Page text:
Beth interrupted his speech that he pretty much repeated verdarium with each visit. "Are you that dense or just really stupid? I'm. Not. Selling. My. Land." She spoke slowly, enunciating each word.

She could see his frustration growing. "If you don't see what I am offering you here...if you won't listen to reason." His voice trialed off as he moseyed over to where she stood at the sink. "It must be lonely, living out here all by yourself. Your nearest neighbor is, what? Ten miles away?"

"Fifteen, actually," she corrected him, unpulsed.

"It'd be a shame if something happened to you out here. No one to help. No one to hear." He moved closer, too close for Beth's comfort, his cologne burning her nostrils. His eyes moving from her face to the man that stood on the other side of her screen door.

Beth didn't like feeling trapped, but she casually leaned on the counter, legs kicked out, arms crossed with the glass in her right hand. Her hair was pulled back into a ponytail, her jeans were worn and dusty, as were her ancient work boots. Her t-shirt, older than she cared to admit, hugged her body. She paid little attention to how tightly it did fit until this moment, when Philip took a step even closer.

"Is that a threat?" She asked, not easily intimidated. She, however, she didn't care for where this conversation was heading.

"No. Just educating you a bit. My patience with you, little girl, is wearing thin." He raised his hand then dragged his perfectly manicured fingernail lightly down her cheek. "It's just not safe for a woman to be out here, miles from town. All by herself. What if something happened to you? An accident of some sort."

She stood to her full height, hating that it was still a foot below his, facing him head on. "In case you haven't noticed I don't frighten easily. And, I don't back down on what's rightfully mine."

"And I always", he repeated for emphasis, "Always. Get what I want. All women, can usually be persuaded to do what they should." He looked at her from head to toe, making Beth's stomach quiver with nausea. She felt physically ill at the thought of his hands touching her.

Setting her glass aside on the counter, she spoke calmly, with sure-minded authority, "I'm going to say this real slowly, 'cause you seem a little thick in the skull: I ain't selling. So you and your hired heavy over there," she pointed her thumb over her shoulder at the man in black, "can head back to town in that eighty thousand dollar car of yours and fuck off."

Beth saw him flinch, just ever so slightly, at her words. She turned on her heal, yanked the screen door open, and exited, effectively dismissing him and his man.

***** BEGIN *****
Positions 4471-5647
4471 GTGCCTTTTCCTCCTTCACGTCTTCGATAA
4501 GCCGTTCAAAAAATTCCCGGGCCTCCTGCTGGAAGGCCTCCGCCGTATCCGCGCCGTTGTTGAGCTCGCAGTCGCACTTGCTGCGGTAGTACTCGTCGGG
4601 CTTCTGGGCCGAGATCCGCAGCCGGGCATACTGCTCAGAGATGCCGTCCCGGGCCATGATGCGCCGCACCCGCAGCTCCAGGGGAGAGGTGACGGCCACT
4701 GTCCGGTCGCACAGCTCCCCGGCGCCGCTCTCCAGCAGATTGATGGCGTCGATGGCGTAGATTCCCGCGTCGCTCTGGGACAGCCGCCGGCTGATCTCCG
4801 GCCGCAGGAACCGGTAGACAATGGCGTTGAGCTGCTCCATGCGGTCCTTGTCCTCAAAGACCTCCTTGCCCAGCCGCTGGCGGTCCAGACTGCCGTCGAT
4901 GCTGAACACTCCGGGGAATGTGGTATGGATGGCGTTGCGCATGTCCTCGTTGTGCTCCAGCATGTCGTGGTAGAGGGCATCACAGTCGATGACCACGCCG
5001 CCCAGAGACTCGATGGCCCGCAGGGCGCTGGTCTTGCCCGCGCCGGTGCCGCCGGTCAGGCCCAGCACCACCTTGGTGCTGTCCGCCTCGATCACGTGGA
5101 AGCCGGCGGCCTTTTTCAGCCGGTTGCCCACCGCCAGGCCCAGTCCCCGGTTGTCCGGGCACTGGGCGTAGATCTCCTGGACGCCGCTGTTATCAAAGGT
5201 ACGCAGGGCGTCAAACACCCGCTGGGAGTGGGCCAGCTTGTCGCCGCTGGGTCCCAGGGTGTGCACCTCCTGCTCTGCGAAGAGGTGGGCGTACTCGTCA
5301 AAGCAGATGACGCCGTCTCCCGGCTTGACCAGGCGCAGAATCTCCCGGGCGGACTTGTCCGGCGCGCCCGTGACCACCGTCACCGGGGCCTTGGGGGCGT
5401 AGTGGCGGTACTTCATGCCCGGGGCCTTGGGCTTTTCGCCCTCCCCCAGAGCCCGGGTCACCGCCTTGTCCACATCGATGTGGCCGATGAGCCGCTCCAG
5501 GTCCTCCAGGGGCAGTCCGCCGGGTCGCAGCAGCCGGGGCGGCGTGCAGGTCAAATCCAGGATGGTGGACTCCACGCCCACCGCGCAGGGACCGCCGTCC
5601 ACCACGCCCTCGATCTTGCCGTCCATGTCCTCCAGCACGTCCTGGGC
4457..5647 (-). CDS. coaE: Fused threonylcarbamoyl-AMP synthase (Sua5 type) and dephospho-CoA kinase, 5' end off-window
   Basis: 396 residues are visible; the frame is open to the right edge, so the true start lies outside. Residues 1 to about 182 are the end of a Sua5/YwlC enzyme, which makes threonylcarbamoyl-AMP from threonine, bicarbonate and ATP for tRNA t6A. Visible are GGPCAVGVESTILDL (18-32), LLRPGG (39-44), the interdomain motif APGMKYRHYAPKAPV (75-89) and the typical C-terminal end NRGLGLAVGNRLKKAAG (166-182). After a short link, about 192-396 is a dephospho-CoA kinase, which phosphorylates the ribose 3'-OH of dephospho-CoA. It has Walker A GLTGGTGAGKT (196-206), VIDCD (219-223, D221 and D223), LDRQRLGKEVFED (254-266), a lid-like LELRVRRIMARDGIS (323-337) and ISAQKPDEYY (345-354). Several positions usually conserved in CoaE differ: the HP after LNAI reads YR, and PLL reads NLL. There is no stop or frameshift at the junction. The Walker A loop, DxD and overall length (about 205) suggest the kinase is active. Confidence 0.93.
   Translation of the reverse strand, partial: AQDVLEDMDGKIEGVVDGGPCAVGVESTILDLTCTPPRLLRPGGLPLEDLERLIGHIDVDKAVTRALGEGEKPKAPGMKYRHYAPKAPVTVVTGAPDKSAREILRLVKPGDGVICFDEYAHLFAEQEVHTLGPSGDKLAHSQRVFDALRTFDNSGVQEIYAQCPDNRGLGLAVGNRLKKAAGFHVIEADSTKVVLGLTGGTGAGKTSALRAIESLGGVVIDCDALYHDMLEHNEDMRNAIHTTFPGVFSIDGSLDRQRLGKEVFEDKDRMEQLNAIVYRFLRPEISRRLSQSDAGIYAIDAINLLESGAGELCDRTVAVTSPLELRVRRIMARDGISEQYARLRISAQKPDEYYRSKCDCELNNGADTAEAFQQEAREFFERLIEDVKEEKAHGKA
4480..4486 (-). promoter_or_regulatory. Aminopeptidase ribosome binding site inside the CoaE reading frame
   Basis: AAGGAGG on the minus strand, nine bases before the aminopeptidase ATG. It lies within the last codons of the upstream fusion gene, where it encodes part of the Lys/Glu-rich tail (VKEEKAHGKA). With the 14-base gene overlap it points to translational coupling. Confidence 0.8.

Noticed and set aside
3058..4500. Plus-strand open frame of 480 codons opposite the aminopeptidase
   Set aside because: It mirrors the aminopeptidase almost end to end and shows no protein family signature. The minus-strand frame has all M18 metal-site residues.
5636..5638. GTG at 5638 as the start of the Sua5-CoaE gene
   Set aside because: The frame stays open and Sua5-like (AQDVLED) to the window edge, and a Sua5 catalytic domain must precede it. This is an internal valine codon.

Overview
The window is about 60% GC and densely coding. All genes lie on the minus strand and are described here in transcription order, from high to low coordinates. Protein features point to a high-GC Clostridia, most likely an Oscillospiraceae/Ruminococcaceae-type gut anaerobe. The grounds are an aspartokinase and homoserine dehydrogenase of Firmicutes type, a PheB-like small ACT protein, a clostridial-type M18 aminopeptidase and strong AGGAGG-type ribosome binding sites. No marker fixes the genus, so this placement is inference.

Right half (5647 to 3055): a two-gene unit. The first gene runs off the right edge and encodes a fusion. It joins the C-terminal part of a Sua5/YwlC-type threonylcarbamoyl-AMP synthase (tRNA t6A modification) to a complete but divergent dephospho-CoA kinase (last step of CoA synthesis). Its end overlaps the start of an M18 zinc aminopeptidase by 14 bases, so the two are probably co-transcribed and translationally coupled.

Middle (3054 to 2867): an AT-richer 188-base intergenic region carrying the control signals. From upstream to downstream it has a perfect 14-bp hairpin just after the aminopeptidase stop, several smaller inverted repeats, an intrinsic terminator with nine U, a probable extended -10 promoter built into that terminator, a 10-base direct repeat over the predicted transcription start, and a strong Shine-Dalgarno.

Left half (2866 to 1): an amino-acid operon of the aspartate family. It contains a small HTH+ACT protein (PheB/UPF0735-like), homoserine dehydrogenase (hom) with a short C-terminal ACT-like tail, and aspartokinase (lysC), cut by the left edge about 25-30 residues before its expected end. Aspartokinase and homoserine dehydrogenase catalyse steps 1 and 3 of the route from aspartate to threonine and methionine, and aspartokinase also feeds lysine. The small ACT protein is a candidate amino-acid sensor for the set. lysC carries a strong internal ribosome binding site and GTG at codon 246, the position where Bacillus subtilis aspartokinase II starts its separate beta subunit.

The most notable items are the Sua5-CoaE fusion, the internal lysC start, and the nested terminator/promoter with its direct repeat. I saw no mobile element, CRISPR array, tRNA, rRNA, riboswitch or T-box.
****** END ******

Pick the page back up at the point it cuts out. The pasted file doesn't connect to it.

Moments later, from where she and Echo stood at the cow pen, Beth saw the Escalade slowly drive back down the driveway. Philip sat in the passenger seat and blew her a kiss, to which she smiled and showed him her middle finger.

. . .

"Thatta' girl." The man whispered under his breath when the blonde woman flipped the bird to the guy in the fancy car. He was shadowed by the overgrown brush behind the cow pasture. And he watched. He had seen when the Escalade pulled down the long dirt drive. Watched as the woman walked that mare and the dog, that was the size of a small horse, into the barn. Watched as she came back, only hesitating a moment when she saw the Escalade parked next to her vehicle. Moving along the brush, staying undetected, he watched as they went inside the house, leaving the ex-military (yes, it was that obvious to him) on the deck. A few moments later the woman came back out, ignoring the man in black, whistled to the dog, she marched back to the barn. Then, the man came out, and he and the second man went back to the car.

. . .

Angry at the situation, but more angry at how unnerved Phillip's little visit left her, she stomped back to the house and went directly to her bedroom. Reaching under the old mattress, she blindly felt around until her fingers came into contact with the cold steel of her Glock 20 10mm.

In the back of the underwear drawer of her dresser she found the fifteen round clip. Locking the clip into place, she set the safety on. In her closet, she retrieved her dad's leather belt and gun holster. It was engraved with swirls surrounding the letter G. The smell of leather made her heart ache for her father. For his sound advice and for the reassurance he always personified, even when he was drunk.

Years ago she added extra holes to the belt to fit her small waist. She fit the leather strap through the belt loops of her jeans, ran the holster through the belt and then ran the belt through the remaining two belt loops so that the holster sat at her right hip. She clasped the silver belt buckle, and lastly put the gun in the holster.

She caught a glimpse of her reflection in the mirror above the dresser. The backing was beginning to separate from the mirror, turning it black and grey in the corners. In contrast her skin was pale, her eyes large. Determined. She reminded herself that she was in charge of her future, and no one else. Definitely not Philip Blake.